You should connect with the web design community in your area. At least, that’s what you keep thinking. It’s one of those bucket list items that you always mean to do but never really get around to pursuing
You should connect with the web design community in your area. At least, that’s what you keep thinking. It’s one of those bucket list items that you always mean to do but never really get around to pursuing. As someone tirelessly dedicated to brining you the scoop on all things design related, I took the plunge for you.
I researched local gatherings of web designers, chose a group, made the drive and talked to real people face to face about their pursuits in web design. I’ll walk you through the entire experience, including that inevitable part where you’ll simply decide not to go, so you can follow in my footsteps and do something similar in your area. Was it difficult to find a meeting to attend? Was the entire experience a socially awkward nightmare? Do I recommend it? Will I go back? Read on to find out.
The Web Design Community Rocks
I’m ceaselessly fascinated by the web design community that I’ve found online through various outlets like blogging and social media. This thriving and ever expanding group is comprised of amazingly talented individuals all ready and eager to freely share the things they’ve learned as well as the projects they’ve built.
When I was in print design, I was one of two guys sitting in a small office isolated from the world. As a web designer I genuinely feel like a part of something larger and owe my entire career to the community. I mean that in a very literal way. If you don’t read, I don’t get paid. If you don’t write, I don’t learn anything or generate new ideas.
Given that I’m so fond of the worldwide community of web designers that consciously make an effort to connect online, I’ve been thinking a lot lately about how I need to get plugged into my local community. I live in Phoenix, Arizona, the sixth largest city in the United States. In such a vast sea (well, desert to be more accurate) of people, surely there are at least a few opportunities to meet with likeminded individuals and contribute in some meaningful way.
Once this decision was made, it was time to do something about it. My first instinct was to look for a conference of sorts. Unfortunately, it turned out that I had missed a couple recently that wouldn’t be rolling around again for some time. I considered starting something on my own, but once again, my connections in the industry are of a global nature so I wasn’t quite sure how to approach a more targeted venture.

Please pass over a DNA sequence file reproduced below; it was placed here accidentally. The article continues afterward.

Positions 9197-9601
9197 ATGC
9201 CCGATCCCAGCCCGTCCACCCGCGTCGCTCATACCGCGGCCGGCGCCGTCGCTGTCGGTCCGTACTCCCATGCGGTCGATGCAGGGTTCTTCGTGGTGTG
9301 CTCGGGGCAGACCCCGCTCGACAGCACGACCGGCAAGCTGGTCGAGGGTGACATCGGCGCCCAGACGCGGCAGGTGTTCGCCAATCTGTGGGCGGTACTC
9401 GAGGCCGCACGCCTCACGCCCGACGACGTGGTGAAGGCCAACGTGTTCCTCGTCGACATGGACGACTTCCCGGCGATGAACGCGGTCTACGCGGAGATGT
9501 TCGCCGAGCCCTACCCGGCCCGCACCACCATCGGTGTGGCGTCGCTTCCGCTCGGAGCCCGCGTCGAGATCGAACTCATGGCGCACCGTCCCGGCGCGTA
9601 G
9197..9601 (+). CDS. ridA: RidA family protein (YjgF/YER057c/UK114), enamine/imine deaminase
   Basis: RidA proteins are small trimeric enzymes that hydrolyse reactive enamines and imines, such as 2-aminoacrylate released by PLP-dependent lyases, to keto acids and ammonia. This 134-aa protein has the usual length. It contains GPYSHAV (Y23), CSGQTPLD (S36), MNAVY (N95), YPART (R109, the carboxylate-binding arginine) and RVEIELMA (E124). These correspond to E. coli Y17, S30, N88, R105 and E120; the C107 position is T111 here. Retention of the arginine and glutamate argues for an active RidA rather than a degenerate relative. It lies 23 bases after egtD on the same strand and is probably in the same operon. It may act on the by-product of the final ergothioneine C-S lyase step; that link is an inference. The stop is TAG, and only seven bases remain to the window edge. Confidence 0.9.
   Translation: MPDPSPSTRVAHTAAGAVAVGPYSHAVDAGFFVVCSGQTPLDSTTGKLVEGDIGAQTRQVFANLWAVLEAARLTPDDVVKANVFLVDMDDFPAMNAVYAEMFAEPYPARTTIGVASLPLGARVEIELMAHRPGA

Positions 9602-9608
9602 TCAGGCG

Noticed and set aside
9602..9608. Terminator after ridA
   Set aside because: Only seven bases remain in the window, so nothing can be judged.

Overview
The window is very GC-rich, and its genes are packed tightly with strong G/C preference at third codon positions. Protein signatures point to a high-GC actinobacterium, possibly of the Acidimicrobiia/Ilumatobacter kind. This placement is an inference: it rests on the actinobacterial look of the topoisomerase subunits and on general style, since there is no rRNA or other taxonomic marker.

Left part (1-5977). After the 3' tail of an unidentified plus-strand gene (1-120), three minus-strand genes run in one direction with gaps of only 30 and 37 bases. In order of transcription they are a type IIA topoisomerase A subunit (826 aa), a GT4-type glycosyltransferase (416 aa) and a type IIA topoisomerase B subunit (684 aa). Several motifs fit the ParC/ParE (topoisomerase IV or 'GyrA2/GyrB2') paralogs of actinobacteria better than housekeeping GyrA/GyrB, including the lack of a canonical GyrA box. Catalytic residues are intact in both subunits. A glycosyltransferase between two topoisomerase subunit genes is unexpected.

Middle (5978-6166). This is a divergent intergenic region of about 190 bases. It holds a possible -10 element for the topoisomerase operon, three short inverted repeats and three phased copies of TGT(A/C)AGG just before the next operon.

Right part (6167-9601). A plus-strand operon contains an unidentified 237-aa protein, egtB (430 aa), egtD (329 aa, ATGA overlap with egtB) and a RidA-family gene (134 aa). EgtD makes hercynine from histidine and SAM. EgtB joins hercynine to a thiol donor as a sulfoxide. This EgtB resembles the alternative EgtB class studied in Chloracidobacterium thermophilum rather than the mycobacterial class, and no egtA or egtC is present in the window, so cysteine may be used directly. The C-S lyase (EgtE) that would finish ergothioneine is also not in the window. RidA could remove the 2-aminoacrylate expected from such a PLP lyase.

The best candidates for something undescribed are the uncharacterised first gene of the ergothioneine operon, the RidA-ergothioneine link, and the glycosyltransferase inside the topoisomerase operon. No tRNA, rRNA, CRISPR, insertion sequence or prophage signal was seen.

Obviously, at this point I turned to that wise, all-knowing purveyor of knowledge that is Google. I didn’t really know where to start so there I sat, fingers poised over the keyboard waiting for inspiration to strike.
Alas, for some reason entirely unknown to my conscious self, my brain chose to pull the entirely artificial word “meetup” out of the ether. I had likely seen this term referenced in a tweet or two and had it locked away in the vast collection of strange things that designers often say.
Google of course did not disappoint, and as always it felt the need to remind me that it does indeed know everything about me, including my location. The very first result was from a site called Meetup.com and it promised to show me meetups in Phoenix. Huzzah!
Finding a Meetup
Of course, since Meetup doesn’t know what I do for a living (I’m sure Google does), the initial offering was all over the board: support Ron Paul, join a singles group, go dancing at The Tilted Kilt, etc. Narrowing the results was easy enough, but I was skeptical that there would be anything like what I was looking for after seeing these initial results. Ignoring the half empty glass attitude, I trudged on and ran a search for “web design” in Phoenix.
My labor did indeed bear fruit. Sixteen search results were revealed, almost all of which were at least partially relevant. Some, such as the “Phoenix Magenta Users Group” were far too targeted for my liking. Others had the words “SEO Professionals” in the title, a questionable phrase that I ran away from whenever possible.
Sitting quietly at the top of the list though was the proverbial “just right” bowl of porridge: the simply titled “Web Design & Development Meetup Group,” which meets once per month. The next meeting just happened to be in a few days. Fate had smiled upon me.